Ride hailing giant Uber’s move to buy its Middle Eastern rival Careem, announced in March, was a step hailed by many. The deal has now received approval from the UAE Ministry of Economy, clearing the regulatory procedures for merger in the country.
The $3.1 billion deal was the largest technology transaction in the Middle East, which is a fast-growing region for both Careem and Uber. As per the transaction, Careem would be a wholly-owned subsidiary of Uber but will continue to retain its brand name and independence in operations.
While the companies are yet to receive approvals from other markets across the Middle East, North Africa and Pakistan in which they operate, both Uber and Careem welcomed the UAE regulator’s go ahead, saying that it will help them in pursuing opportunities in the region.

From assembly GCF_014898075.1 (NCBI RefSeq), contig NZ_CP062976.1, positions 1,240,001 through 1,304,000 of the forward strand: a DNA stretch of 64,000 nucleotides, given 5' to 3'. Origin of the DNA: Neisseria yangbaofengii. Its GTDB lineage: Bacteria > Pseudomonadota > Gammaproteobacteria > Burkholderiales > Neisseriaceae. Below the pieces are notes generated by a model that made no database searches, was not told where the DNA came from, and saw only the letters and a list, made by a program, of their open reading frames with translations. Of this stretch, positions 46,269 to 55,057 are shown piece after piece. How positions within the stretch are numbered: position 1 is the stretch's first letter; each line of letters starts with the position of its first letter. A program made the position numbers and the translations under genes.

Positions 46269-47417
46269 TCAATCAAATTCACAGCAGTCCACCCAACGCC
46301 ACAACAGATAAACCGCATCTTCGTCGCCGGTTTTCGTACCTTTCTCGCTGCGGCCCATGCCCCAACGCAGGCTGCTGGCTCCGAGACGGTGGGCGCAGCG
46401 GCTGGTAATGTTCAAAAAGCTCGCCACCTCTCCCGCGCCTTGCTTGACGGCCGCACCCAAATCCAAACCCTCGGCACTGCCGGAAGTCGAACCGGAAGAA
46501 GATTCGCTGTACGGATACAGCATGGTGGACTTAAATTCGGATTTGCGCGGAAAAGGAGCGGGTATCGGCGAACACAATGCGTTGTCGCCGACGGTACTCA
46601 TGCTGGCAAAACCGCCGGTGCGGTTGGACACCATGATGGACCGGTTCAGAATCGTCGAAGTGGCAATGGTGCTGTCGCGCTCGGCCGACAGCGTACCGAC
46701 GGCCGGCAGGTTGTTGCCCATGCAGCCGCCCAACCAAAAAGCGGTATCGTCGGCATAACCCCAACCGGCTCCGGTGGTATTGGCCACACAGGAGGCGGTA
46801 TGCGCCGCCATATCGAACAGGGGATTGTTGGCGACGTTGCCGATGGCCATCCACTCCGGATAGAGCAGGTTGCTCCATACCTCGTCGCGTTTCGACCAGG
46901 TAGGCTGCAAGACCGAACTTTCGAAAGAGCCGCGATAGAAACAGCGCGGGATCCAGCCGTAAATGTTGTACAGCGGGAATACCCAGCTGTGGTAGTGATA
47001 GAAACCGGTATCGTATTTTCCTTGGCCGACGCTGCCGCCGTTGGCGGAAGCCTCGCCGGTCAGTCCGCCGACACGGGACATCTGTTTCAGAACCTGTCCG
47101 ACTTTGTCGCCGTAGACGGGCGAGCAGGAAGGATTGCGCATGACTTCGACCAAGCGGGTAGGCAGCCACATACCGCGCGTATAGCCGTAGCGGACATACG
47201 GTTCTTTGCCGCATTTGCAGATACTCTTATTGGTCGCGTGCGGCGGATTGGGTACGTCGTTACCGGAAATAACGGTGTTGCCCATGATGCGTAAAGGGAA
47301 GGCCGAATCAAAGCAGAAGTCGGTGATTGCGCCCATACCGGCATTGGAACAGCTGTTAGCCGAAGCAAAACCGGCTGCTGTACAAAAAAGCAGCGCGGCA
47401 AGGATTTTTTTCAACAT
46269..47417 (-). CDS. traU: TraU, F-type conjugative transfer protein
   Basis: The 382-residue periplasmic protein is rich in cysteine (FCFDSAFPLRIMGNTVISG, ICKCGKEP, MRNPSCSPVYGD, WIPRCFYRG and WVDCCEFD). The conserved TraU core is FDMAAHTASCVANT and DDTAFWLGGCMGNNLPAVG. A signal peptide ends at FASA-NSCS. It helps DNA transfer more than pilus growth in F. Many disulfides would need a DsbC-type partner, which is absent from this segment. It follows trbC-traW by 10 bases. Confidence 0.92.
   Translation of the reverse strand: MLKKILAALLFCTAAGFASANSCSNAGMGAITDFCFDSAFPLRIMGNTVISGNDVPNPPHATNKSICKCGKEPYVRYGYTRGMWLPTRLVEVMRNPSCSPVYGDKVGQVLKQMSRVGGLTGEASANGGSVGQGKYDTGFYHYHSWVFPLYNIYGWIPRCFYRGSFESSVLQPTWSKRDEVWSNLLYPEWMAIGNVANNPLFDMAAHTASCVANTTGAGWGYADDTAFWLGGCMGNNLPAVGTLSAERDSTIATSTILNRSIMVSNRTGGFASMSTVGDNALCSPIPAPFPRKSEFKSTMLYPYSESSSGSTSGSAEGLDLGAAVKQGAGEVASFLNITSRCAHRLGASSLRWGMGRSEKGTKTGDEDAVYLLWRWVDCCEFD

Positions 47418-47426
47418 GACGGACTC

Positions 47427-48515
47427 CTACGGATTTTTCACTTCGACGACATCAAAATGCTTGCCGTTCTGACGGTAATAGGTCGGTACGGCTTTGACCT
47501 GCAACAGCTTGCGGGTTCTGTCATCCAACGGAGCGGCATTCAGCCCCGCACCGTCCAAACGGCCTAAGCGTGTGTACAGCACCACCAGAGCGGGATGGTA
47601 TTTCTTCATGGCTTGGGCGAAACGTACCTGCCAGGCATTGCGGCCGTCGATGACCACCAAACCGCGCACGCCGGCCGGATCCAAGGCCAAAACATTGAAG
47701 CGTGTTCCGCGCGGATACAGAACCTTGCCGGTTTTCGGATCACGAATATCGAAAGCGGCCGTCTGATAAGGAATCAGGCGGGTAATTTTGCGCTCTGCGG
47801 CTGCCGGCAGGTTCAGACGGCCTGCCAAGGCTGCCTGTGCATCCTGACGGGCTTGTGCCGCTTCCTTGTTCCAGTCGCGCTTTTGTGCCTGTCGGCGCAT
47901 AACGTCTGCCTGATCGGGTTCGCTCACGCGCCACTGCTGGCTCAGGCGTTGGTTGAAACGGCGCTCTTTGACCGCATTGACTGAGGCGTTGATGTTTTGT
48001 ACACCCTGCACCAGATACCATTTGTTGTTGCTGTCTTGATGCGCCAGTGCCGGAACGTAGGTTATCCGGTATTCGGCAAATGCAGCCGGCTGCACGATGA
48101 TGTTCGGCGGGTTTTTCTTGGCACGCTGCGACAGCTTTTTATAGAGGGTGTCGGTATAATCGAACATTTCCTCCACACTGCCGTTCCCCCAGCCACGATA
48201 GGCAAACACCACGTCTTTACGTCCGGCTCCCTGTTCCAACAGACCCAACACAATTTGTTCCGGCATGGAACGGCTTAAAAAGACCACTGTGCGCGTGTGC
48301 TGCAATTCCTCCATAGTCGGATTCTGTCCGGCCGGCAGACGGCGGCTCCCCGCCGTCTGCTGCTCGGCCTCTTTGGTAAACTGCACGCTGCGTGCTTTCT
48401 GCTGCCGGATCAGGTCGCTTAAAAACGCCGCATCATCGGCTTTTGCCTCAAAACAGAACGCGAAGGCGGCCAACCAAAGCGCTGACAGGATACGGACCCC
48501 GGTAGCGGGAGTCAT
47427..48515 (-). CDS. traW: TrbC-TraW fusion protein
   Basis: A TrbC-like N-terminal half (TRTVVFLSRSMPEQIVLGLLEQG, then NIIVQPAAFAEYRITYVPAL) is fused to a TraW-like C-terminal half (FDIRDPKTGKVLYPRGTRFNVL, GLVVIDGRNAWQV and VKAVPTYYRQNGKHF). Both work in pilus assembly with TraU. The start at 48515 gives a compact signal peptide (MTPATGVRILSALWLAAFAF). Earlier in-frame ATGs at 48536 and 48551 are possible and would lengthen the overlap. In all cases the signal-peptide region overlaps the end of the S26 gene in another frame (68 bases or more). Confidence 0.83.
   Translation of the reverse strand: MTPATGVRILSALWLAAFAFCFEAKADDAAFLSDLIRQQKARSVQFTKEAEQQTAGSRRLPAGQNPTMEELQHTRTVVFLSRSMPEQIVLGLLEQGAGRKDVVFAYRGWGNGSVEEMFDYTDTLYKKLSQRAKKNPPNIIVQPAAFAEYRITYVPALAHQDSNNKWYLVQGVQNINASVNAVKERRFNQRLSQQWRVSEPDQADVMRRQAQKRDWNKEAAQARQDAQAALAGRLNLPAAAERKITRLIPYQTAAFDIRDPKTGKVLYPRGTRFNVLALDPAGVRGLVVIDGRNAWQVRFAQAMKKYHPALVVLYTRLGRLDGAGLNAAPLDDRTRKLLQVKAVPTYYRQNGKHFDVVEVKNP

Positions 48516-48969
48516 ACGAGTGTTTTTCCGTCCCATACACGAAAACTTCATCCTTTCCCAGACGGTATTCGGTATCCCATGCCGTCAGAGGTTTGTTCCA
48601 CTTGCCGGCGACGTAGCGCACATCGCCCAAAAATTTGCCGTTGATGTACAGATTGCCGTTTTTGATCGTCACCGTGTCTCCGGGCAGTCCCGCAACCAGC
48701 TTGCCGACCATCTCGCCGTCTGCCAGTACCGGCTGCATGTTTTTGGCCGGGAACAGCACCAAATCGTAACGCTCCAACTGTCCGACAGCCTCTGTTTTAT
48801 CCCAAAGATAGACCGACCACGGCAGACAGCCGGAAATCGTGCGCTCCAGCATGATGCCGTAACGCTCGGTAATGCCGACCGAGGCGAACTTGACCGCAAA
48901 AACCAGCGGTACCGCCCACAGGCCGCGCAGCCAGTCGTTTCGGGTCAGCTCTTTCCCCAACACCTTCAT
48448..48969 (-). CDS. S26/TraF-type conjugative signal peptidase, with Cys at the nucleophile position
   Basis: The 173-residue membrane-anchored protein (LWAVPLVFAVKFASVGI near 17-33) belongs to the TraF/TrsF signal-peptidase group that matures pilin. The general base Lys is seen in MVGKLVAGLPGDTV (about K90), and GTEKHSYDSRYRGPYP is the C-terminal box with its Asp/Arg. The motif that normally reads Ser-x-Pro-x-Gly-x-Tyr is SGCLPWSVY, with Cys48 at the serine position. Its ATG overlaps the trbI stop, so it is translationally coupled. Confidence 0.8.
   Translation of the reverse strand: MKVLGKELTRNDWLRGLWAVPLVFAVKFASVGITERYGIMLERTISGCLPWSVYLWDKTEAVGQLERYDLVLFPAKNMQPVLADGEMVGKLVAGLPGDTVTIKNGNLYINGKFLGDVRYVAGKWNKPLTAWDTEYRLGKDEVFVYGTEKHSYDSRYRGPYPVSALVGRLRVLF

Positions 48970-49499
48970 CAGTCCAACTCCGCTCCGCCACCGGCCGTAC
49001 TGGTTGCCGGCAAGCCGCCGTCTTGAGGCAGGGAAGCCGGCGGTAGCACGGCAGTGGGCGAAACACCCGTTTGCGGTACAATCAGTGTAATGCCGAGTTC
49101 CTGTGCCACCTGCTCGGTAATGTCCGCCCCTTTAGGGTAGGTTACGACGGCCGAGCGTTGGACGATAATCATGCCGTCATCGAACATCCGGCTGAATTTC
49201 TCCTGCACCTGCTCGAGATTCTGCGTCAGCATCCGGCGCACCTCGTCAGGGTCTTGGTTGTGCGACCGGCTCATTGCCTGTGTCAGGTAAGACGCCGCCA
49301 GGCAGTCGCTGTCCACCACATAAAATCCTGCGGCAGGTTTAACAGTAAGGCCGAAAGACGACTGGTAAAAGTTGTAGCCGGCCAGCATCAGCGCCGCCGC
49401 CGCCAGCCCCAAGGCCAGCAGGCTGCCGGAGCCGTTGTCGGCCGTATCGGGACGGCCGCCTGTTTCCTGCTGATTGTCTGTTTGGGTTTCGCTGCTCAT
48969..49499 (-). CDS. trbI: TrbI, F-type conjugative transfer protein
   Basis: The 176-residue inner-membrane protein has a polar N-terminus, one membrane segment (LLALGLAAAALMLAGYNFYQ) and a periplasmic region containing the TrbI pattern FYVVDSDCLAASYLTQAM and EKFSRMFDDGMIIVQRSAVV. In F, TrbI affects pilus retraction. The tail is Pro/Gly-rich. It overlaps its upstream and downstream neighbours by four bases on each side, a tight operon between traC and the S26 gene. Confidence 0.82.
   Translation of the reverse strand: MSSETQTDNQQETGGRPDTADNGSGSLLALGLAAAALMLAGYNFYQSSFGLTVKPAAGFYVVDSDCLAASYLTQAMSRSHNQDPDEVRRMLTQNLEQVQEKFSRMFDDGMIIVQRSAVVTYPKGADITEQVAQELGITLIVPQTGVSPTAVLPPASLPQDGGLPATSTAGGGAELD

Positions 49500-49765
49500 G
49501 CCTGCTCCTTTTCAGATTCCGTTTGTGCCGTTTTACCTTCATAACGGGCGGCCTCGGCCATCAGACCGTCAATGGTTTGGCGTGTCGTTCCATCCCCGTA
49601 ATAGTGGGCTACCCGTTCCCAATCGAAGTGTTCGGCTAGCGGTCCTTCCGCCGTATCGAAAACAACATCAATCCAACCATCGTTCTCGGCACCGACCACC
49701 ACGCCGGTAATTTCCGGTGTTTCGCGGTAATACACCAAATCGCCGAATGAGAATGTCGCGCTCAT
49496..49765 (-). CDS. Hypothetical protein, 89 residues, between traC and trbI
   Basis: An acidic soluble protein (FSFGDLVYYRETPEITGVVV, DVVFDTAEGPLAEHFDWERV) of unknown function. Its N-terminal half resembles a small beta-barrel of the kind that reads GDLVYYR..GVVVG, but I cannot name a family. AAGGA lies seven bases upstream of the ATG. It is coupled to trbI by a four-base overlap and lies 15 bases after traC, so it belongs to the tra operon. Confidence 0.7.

Careem’s acquisition has helped both companies in ending an expensive rivalry in the Middle East that has thinned margins in what is a highly profitable market. The deal will also give Uber a leeway into markets in the Middle East and Africa that it previously did not tap into.
A profitable operation in the Middle East market could also help Uber shore up its overall losses. The company, which went public this year, posted a $1.01 billion loss in the first quarter of 2019 and has been under the spotlight for its less than stellar IPO.
Compounding the San Francisco-based firm’s troubles, a number of senior executives including Uber’s COO Barney Hartford and its Chief Marketing Officer Rebecca Messina announced their departure recently. CEO Dara Khosrowshahi said that he will be more involved in Uber’s day-to-day operations, especially in its Rides and Eats businesses.